Kim Brackin knows the fastest way to improve any swimmer.
As a coach with the LA Current with multiple Olympic medals, titles, and awards to her name, Brackin maintains that making a swimmer faster isn’t ever her primary goal, it’s a natural outcome from her dedication to consistent technical practice. But before you’re thinking drills, drills, drills, Brackin has a different approach to technical practice and it’s one that every swimmer, no matter what their level, can benefit from.
Brackin’s home base is in Florida, USA, where she has a training facility equipped with a special endless pool, complete with underwater mirrors and cameras. “An athlete in my pool is watching themselves every stroke with the mirrors on the bottom; I’m filming it so when they stop, we talk about it and look precisely at exactly what I’m asking them to focus on,” Brackin explains. Typically, swimmers have to rely on a coach’s eyes to “see” what they are doing but with video, Brackin can show a swimmer immediately what they are doing and offer feedback.
Brackin’s use of video and technical swim analysis isn’t new—it’s her continuous integration and application of the information that is innovative. “I believe that consistent technical practice combined with smart training, great fitness levels, strength, and mental training, is what will help an athlete improve more rapidly. My philosophy is that we shouldn’t be leaving that technical piece out and that an individualized approach to that is integral to success,” Brackin explains. That means outside the training facility, even in competition, Brackin always has her GoPro with and is constantly taking footage.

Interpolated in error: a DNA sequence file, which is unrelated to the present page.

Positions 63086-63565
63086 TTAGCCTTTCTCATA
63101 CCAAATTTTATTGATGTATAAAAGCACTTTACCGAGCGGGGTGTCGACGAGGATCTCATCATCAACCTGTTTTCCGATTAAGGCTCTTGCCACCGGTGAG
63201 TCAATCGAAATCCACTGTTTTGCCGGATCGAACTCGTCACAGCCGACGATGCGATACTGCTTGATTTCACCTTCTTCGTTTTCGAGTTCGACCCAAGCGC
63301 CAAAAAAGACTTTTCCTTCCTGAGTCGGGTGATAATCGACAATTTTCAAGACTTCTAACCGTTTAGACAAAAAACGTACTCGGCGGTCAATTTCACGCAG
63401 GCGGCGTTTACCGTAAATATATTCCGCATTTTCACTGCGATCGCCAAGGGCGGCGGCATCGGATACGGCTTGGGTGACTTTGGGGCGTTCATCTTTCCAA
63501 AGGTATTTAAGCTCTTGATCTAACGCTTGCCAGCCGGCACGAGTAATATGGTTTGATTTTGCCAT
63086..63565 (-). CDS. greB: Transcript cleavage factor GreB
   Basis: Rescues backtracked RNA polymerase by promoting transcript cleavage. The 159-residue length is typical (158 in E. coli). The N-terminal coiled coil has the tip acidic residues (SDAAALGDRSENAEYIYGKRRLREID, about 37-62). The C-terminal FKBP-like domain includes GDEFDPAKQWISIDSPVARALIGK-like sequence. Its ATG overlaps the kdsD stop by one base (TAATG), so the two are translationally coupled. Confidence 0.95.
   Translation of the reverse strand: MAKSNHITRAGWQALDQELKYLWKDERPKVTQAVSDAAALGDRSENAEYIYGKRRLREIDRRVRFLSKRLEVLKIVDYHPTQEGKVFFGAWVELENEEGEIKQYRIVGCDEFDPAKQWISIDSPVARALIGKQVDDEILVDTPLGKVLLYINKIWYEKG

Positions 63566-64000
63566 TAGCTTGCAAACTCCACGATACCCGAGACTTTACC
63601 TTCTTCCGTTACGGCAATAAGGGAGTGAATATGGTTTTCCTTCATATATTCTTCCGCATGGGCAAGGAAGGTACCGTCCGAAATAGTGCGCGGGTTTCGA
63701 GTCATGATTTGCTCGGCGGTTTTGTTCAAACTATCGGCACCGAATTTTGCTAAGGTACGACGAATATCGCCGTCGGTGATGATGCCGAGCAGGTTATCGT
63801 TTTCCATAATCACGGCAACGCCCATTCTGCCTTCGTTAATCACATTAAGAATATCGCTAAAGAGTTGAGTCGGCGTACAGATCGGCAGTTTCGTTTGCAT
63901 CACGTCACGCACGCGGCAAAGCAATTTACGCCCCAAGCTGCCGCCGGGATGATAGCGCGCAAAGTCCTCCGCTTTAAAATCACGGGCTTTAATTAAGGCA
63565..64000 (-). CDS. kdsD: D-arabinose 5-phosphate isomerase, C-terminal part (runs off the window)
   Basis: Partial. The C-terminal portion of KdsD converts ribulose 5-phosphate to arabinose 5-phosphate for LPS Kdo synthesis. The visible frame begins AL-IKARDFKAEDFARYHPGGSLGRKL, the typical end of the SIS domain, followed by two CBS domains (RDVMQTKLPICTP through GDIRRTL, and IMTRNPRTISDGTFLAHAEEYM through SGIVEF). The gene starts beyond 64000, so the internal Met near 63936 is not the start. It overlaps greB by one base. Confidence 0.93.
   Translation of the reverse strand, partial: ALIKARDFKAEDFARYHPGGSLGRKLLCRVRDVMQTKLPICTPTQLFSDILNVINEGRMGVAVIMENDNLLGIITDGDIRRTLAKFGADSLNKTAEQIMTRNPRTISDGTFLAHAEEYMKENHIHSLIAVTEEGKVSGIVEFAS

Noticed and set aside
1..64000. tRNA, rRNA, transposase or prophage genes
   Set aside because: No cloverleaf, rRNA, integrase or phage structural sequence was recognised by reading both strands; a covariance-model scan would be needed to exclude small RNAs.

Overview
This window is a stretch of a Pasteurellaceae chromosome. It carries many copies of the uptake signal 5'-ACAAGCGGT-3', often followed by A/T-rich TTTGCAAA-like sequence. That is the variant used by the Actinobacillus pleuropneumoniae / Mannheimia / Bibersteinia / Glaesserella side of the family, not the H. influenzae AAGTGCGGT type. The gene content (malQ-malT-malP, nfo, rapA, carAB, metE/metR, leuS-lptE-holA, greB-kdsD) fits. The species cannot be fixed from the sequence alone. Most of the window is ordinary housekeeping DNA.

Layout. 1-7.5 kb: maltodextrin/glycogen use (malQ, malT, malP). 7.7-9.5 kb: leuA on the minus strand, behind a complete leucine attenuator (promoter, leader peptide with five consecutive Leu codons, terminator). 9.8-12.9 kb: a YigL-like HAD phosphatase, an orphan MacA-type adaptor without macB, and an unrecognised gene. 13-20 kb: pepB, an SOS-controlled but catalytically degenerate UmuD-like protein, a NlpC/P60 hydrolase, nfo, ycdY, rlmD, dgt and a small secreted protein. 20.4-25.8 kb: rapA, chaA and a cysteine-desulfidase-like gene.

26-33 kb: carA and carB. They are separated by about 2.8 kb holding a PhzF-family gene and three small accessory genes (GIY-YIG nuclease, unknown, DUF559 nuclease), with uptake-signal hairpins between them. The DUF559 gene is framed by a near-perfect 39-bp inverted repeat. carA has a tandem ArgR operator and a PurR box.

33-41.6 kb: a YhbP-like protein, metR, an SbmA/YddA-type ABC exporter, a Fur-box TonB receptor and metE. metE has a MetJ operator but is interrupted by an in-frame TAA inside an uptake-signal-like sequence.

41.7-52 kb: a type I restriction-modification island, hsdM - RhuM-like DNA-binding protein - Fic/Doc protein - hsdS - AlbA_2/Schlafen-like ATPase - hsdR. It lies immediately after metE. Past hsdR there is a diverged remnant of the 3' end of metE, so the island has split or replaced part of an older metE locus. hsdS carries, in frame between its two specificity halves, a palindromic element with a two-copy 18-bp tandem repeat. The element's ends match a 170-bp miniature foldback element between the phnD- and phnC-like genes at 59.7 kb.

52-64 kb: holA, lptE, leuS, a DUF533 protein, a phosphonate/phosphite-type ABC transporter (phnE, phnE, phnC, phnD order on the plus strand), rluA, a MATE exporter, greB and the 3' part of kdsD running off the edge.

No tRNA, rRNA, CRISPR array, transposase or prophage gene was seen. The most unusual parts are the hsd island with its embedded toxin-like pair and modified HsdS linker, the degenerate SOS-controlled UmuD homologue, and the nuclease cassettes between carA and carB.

Video analysis is often used for newer swimmers but “elite level athletes are still relying on technology,” Brackin explains, referencing her work with the LA Current and some of the fastest swimmers in the world. “Watching themselves swim, then asking if we can film and look at it—to be able to see what they’ve done, to see what it looks like when it’s wrong, what it looks like when it’s right—because they know it’s going to be the fastest way for them to make an adjustment.”
Moreover, Brackin isn’t just using video as a simple correction tool: Brackin uses the video analysis process to open a dialogue and bring the athlete into the stroke creation process. “When an athlete comes to see me, I don’t say ‘you have to do this in your swimming.’ There’s not one single answer,” she says. “I say ‘let’s try this,’ ‘what do you think?’ ‘what does it feel like?’ I'm asking them questions so they can help create the stroke in a setting where there is someone who can keep them from going off on the wrong track.”
It’s a subtle perspective shift, but Brackin’s approach to consistent technical practice is about learning how to improve faster and letting the speed come as a natural byproduct, and that’s something every and any swimmer can benefit from. “My goal isn’t to make you faster in a month,” Brackin says, “it’s about learning skills and how to approach your sport, how to become a student of the sport, and how to coach yourself every day in practices.”
For more on Kim Brackin and her technical approach to coaching, visit brackineliteswimtraining.com.
firstname.lastname@example.org. I’ve been swimming for about 20 years, the last ten or so with Linda Bostic in Jupiter (I’m 83 y.o.). I generally take first or second in my age group, in meets, primarily because I’m the only person in that stroke/age group/distance. I’d like to get better in breast stroke and butterfly. So I’m checking you out and might take some lessons. I’m on the other coast, near West Palm Beach.
I am 70 ( hard to believe !) but I swim 3-4 times per week – In the pool it takes me 30 min to swim a mile ….
I would like to get better/ better form etc etc — do you have bools or cd’s that are instructional ??? or how should I approach this ?? many thanks ! jim barter
also this is my main form of exercise – is there anyway I can expand my work outs to increase flexibility etc etc thanks !